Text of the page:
We can decouple the meaning of `Type.instanceMethod` from the partial application `instance.instanceMethod`. Even if the type of `Type.instanceMethod` is flattened, we can still accept `instance.instanceMethod` with the current behavior. It's maybe a bit less elegant that `instance.instanceMethod` isn't just "sugar" for `Type.instanceMethod(instance)`, but that already isn't really the case for `mutating` methods—we treat a full application `instance.instanceMethod(foo)` as a single call for the purposes of the mutation model.

-Joe

···

On Feb 25, 2016, at 4:22 PM, Chris Lattner <clattner@apple.com> wrote:

On Feb 25, 2016, at 9:13 AM, Joe Groff <jgroff@apple.com <mailto:jgroff@apple.com>> wrote:

On Feb 24, 2016, at 8:50 PM, Chris Lattner <clattner@apple.com <mailto:clattner@apple.com>> wrote:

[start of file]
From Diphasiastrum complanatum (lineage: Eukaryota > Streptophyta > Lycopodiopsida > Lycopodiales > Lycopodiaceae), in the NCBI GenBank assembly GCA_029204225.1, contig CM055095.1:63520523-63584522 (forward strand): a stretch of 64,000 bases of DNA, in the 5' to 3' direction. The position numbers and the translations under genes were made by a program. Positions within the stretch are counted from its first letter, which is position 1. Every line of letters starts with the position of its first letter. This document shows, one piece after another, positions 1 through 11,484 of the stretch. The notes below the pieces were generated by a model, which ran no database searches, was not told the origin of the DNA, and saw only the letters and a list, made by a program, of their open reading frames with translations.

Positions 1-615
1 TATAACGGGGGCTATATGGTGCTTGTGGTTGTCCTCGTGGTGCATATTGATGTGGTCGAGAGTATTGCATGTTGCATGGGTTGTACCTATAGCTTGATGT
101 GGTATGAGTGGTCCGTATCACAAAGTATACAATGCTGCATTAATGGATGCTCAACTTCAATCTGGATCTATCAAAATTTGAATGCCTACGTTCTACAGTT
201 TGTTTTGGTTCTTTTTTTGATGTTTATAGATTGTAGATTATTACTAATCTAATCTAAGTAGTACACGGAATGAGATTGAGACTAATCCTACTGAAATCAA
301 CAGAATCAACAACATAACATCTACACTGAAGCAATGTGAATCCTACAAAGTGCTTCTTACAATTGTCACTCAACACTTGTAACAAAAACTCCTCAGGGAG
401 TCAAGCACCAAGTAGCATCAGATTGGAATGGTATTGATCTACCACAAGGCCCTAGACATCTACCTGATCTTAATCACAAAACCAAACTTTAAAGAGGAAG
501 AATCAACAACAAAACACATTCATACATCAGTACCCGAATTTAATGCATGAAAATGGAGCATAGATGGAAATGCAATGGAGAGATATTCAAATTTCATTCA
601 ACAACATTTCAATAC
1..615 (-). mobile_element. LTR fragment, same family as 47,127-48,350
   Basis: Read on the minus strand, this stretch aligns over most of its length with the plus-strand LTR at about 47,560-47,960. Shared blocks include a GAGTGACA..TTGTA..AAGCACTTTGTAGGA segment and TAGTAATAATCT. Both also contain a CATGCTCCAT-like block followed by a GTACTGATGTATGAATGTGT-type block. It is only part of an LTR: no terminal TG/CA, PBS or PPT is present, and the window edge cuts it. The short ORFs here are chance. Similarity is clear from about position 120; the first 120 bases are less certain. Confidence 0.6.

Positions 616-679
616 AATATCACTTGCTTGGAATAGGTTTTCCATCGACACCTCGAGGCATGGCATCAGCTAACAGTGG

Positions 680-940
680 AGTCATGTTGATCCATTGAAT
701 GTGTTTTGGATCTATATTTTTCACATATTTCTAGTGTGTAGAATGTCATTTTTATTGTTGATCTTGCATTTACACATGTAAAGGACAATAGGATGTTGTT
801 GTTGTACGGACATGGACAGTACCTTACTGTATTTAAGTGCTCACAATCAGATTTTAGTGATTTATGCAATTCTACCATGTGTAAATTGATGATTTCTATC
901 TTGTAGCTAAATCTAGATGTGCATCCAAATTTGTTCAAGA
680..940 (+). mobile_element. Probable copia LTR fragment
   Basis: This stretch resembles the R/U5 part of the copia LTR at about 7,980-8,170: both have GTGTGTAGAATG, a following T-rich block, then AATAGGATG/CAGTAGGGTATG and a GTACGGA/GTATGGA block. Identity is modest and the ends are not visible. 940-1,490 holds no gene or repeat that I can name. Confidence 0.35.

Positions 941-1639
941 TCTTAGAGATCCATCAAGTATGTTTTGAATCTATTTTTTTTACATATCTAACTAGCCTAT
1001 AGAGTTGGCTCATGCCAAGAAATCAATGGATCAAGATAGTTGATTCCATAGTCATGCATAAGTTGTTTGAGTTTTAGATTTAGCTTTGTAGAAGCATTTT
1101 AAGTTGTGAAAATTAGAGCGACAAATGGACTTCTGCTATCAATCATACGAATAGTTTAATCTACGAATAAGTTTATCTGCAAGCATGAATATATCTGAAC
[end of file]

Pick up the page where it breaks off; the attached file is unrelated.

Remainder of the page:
I think that the least bad answer here is to just have sema reject attempts to get the base name of the mutating methods. In fact, my memory was partially right. We *are* already rejecting the partial application case:

  5> var b = Bar()
b: Bar = {
  x = 0
}
  6> b.bar
repl.swift:6:3: error: partial application of 'mutating' method is not allowed

so I think that we are just missing a simple case that we should be rejecting here.

-Chris

I may be off-track, but you mentioned the binary tree example of passing methods as binary closures. Wouldn't the converse be true for wedging state into unary func using existing class methods?

func visit(numbers: [Int], predicate: (Int) -> Bool) {
  numbers.lazy.filter(predicate).forEach({ print($0) })
}

// For some reason not a closure...
class FilterNumbersWithRejects {
  var rejects = [Int]()

  func check(val: Int) -> Bool {
    if (val < 100) { return true }
    rejects.append(val)
    return false
  }
}

let filterNumbers = FilterNumbersWithRejects()
visit([3, 33, 333], predicate: filterNumbers.check)
print(filterNumbers.rejects)

-Andy

···

On Feb 25, 2016, at 4:57 PM, Joe Groff via swift-evolution <swift-evolution@swift.org> wrote: